Biotech IPOs are staggering as the bulls begin to fade back

Third Rock startup MyoKardia staggered onto Nasdaq on Wednesday, pricing its IPO at $10 a share--a deep, bargain basement discount from the hefty range it set for itself.

The biotech raised $54 million--tens of millions of dollars below its expectations--along with fresh questions over the fate of the biotech IPO window.

MyoKardia's experience has now been shared by a group of biotechs, including the gene therapy player Dimension Therapeutics, which has braved chilly market waters in pursuit of new operating funds. The IPO window may not be closed, but the giddy days of going public with sky-high valuations appear to be behind us--at least for now. And that will raise fresh questions for other biotechs still in the queue for Nasdaq, or looking to make the leap.

Paris-based gene therapy biotech GenSight Biologics is looking to make the leap across the Atlantic, and just updated the terms for its filing, with an eye to raising up to $70 million.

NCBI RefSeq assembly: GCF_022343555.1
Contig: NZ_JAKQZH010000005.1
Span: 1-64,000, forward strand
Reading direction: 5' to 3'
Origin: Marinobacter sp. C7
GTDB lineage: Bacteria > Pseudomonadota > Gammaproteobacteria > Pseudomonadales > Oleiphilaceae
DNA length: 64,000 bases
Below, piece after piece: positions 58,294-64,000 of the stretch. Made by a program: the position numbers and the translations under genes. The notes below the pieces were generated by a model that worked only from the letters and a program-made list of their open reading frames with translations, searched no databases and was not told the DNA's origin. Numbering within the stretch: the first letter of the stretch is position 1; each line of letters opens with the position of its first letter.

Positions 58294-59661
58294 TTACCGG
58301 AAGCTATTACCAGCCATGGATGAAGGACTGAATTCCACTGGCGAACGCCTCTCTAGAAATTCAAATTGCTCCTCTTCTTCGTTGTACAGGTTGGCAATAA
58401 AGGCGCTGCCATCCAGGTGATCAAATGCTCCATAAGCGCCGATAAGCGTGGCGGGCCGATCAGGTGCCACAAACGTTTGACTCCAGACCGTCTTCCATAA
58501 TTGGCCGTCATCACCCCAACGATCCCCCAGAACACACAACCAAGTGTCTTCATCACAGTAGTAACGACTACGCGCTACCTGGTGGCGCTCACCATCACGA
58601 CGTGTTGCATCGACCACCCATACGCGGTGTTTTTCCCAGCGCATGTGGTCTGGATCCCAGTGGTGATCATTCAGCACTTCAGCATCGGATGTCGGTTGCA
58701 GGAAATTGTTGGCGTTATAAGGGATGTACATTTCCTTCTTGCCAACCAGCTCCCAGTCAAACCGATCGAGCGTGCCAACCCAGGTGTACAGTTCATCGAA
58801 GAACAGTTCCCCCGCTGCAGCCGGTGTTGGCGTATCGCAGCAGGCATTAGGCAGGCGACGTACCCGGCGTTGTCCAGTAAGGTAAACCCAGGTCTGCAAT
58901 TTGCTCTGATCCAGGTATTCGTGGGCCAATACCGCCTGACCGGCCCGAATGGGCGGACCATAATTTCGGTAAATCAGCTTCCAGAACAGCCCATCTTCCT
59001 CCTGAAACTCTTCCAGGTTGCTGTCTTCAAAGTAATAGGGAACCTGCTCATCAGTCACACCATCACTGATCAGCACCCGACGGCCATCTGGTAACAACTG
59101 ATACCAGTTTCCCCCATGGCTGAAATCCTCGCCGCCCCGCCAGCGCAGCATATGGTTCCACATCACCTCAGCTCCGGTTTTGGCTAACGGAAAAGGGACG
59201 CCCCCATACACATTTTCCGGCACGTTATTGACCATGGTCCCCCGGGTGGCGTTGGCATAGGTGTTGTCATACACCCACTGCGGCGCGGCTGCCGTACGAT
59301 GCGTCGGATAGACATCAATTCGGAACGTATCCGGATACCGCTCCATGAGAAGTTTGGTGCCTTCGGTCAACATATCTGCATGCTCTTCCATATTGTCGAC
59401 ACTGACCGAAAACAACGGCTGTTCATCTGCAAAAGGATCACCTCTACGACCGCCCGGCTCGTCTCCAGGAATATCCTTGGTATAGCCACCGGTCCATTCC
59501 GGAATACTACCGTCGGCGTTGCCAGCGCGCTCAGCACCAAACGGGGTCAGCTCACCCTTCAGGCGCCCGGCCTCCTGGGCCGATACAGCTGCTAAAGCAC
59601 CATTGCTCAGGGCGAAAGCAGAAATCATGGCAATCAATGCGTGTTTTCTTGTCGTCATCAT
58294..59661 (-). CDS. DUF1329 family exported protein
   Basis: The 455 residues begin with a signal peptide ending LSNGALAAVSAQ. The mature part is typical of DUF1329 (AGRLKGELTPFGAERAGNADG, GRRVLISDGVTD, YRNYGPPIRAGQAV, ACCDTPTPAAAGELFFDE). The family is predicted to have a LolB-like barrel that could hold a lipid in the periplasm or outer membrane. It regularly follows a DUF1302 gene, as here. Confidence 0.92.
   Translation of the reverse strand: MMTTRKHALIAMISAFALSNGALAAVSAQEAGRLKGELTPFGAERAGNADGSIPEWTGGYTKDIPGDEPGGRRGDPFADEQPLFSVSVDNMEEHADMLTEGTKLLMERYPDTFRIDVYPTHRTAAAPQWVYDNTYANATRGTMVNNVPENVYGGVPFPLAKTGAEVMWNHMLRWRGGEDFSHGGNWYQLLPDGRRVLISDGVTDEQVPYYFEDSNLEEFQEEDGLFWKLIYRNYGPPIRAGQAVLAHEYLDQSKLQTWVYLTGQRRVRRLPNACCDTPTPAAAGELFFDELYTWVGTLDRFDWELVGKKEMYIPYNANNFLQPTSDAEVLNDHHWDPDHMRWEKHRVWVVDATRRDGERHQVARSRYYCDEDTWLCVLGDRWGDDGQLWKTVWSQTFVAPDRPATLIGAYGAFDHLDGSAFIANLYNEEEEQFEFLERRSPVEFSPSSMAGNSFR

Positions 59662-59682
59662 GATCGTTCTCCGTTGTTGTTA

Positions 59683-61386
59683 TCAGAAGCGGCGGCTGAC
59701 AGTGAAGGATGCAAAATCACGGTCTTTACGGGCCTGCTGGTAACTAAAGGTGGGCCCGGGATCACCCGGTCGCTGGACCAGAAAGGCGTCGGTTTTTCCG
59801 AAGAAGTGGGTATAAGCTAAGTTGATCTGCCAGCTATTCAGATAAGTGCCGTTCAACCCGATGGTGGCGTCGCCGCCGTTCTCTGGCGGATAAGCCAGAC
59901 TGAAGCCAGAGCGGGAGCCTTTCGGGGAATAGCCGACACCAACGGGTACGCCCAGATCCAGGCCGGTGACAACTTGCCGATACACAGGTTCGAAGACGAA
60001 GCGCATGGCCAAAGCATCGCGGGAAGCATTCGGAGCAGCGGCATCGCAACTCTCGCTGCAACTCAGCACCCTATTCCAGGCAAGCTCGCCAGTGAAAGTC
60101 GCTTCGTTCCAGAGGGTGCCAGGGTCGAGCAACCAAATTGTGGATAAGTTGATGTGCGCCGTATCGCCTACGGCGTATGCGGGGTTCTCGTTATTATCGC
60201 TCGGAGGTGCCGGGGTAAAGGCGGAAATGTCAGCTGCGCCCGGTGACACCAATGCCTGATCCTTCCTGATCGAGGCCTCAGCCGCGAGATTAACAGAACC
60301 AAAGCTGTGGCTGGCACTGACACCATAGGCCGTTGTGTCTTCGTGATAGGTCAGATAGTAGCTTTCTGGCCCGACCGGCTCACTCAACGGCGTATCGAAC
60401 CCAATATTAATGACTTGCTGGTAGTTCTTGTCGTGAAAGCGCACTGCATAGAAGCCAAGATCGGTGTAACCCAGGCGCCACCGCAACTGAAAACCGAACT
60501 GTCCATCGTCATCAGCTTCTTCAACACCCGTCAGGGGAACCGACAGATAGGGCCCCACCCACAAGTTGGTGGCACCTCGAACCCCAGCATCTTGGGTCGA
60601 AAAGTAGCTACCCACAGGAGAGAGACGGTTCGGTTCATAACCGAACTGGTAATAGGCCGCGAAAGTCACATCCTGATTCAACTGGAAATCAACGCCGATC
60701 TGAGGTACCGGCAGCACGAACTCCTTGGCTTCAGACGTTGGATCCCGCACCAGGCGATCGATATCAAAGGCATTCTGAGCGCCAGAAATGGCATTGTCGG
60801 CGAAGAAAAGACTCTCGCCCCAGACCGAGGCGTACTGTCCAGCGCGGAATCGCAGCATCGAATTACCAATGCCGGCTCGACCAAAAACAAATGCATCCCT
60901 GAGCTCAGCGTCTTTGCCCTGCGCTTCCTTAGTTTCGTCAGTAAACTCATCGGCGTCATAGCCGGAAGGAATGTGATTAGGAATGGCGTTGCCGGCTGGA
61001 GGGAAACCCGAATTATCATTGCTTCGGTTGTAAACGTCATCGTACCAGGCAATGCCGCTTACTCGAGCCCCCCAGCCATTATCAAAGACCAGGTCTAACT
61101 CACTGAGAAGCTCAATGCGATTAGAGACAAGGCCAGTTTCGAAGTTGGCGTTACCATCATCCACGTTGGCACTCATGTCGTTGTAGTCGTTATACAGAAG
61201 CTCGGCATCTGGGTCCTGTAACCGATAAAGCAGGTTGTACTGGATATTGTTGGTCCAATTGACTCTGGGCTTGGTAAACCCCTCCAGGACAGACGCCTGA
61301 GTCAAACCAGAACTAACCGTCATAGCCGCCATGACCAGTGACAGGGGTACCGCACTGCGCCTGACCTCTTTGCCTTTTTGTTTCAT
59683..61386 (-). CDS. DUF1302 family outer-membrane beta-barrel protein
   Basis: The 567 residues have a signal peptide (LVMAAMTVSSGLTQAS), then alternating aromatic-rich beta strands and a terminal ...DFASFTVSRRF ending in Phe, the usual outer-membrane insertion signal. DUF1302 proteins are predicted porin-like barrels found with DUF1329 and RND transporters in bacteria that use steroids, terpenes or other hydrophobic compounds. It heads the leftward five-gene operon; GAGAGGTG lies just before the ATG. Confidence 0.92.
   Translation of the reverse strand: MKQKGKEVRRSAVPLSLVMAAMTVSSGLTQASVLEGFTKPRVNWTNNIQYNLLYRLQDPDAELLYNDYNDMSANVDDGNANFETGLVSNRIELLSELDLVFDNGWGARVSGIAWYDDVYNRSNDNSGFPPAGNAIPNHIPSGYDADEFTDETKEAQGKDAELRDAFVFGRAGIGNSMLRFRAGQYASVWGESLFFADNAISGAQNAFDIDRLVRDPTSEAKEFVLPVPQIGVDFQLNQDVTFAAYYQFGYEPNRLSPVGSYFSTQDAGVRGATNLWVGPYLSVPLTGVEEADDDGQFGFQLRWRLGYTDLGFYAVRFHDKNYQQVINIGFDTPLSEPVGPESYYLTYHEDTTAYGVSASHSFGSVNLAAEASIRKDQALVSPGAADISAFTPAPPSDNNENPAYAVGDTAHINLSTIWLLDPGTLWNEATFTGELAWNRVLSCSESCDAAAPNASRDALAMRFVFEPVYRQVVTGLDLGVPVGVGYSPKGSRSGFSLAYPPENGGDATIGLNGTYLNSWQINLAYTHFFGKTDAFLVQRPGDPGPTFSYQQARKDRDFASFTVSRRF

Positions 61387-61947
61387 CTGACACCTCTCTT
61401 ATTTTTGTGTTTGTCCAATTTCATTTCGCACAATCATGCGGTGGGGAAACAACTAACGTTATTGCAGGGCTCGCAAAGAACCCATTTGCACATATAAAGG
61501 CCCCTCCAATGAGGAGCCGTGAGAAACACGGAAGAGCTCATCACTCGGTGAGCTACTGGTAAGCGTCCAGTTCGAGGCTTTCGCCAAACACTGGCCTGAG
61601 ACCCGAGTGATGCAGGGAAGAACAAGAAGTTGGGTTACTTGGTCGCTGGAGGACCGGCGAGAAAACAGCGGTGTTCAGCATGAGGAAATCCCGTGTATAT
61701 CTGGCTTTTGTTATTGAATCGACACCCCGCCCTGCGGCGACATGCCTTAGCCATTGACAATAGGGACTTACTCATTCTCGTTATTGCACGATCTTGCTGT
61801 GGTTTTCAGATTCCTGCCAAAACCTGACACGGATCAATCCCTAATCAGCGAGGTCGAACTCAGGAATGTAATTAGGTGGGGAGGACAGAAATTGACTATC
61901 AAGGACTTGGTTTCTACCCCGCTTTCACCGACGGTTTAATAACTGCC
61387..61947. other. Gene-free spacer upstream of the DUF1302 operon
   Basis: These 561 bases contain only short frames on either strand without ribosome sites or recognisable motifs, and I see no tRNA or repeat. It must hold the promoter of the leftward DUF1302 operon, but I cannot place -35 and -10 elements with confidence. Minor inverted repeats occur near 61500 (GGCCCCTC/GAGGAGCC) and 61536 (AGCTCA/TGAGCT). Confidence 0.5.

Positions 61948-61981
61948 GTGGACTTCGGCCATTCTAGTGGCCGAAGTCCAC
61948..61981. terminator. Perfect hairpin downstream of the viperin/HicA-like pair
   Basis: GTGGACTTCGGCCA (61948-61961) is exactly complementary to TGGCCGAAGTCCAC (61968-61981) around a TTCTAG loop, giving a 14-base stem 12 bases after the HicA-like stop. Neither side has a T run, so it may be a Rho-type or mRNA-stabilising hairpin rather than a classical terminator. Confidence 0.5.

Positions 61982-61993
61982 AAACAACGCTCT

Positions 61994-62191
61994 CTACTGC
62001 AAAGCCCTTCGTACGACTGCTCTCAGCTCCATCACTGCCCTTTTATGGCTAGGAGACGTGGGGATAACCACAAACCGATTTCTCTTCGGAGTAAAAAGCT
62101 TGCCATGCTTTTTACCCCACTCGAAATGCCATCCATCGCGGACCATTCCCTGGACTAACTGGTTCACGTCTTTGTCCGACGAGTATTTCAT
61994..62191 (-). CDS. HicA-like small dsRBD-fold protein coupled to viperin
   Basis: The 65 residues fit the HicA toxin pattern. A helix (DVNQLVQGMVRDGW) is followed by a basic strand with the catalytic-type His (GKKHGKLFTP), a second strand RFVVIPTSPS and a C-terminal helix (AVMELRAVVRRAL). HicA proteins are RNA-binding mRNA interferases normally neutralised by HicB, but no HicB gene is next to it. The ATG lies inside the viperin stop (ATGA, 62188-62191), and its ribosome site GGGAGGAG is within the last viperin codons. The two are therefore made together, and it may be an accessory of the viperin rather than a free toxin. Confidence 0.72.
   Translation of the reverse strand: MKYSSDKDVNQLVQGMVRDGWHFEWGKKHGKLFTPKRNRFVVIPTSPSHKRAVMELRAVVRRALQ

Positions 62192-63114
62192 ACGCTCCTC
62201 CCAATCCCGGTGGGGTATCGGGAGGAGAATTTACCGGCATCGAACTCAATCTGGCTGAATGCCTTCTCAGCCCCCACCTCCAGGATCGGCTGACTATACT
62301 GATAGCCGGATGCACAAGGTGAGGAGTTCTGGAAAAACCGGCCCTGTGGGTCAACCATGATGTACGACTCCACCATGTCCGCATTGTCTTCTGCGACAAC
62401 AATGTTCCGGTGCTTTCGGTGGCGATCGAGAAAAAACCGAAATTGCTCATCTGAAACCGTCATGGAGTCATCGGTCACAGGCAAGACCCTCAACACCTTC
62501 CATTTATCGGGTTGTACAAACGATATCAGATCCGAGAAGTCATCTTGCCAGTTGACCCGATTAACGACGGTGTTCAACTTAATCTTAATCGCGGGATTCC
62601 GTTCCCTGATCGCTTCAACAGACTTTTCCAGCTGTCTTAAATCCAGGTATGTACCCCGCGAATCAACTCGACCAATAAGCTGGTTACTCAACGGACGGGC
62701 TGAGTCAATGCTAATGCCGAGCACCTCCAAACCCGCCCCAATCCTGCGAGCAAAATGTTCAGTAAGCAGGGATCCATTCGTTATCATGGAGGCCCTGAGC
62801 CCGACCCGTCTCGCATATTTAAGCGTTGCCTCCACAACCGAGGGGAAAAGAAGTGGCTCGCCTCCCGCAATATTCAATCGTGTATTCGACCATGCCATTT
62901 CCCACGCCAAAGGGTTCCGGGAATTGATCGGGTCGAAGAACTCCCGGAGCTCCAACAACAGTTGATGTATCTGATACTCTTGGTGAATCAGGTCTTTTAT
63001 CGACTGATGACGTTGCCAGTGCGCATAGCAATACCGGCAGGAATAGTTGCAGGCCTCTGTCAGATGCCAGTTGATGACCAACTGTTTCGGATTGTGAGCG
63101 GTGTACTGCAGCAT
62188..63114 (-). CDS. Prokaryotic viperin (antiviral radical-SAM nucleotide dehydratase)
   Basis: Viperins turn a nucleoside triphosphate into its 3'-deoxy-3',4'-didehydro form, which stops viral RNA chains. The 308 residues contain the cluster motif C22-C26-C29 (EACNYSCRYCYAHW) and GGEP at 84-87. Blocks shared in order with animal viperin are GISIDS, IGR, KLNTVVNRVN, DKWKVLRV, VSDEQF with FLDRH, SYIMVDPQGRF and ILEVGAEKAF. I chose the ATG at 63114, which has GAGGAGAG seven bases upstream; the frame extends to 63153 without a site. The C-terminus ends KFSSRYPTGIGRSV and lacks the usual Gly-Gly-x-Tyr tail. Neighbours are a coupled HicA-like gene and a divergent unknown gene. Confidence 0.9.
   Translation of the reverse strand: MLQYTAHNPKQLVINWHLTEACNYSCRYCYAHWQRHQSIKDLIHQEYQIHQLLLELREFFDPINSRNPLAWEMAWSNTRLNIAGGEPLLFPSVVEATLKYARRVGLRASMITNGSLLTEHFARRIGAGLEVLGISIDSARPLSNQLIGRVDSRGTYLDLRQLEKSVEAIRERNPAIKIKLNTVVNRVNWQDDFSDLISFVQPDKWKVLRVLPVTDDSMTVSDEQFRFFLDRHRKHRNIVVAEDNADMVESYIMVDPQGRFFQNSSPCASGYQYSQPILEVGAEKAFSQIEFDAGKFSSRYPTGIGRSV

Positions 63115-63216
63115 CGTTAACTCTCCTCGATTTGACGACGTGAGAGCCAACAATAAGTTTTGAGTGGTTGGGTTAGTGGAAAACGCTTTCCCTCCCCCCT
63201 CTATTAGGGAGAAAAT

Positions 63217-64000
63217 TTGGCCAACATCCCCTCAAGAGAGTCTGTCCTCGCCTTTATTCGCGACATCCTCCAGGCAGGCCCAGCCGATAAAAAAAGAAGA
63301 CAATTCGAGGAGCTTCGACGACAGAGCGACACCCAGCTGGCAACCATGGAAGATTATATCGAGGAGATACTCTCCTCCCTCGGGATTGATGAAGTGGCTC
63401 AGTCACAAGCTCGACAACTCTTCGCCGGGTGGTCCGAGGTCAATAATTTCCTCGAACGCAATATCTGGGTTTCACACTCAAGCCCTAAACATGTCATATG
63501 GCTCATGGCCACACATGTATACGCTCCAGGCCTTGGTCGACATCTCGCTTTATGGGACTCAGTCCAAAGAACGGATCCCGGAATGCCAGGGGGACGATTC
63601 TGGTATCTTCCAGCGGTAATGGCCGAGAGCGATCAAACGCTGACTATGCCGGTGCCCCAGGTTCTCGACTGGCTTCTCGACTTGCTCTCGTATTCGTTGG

GenSight has been developing a gene therapy, GS010, for rare cases of Leber hereditary optical neuropathy, or LHON, which triggers the loss of sight among young people. The treatment uses a viral vector to deliver a corrective copy of the ND4 gene. 

Not long ago, that kind of profile would have warranted some eager interest on Wall Street. But with generalists apparently bowing out, GenSight is facing the same hurdles as everyone else in biotech these days.

- here's the latest filing from GenSight

Suggested Articles

CNS Pharma says berubicin is the first anthracycline drug to cross the blood-brain barrier and could transform treatment of the highly invasive brain tumor.

Grid Therapeutics is planning to start trials of its lead cancer immunotherapy GT103 next year after raising $5 million in second-round financing.

The IPO comes as the Flagship startup prepares to test its lead inflammatory disease and anticancer microbial strains in humans.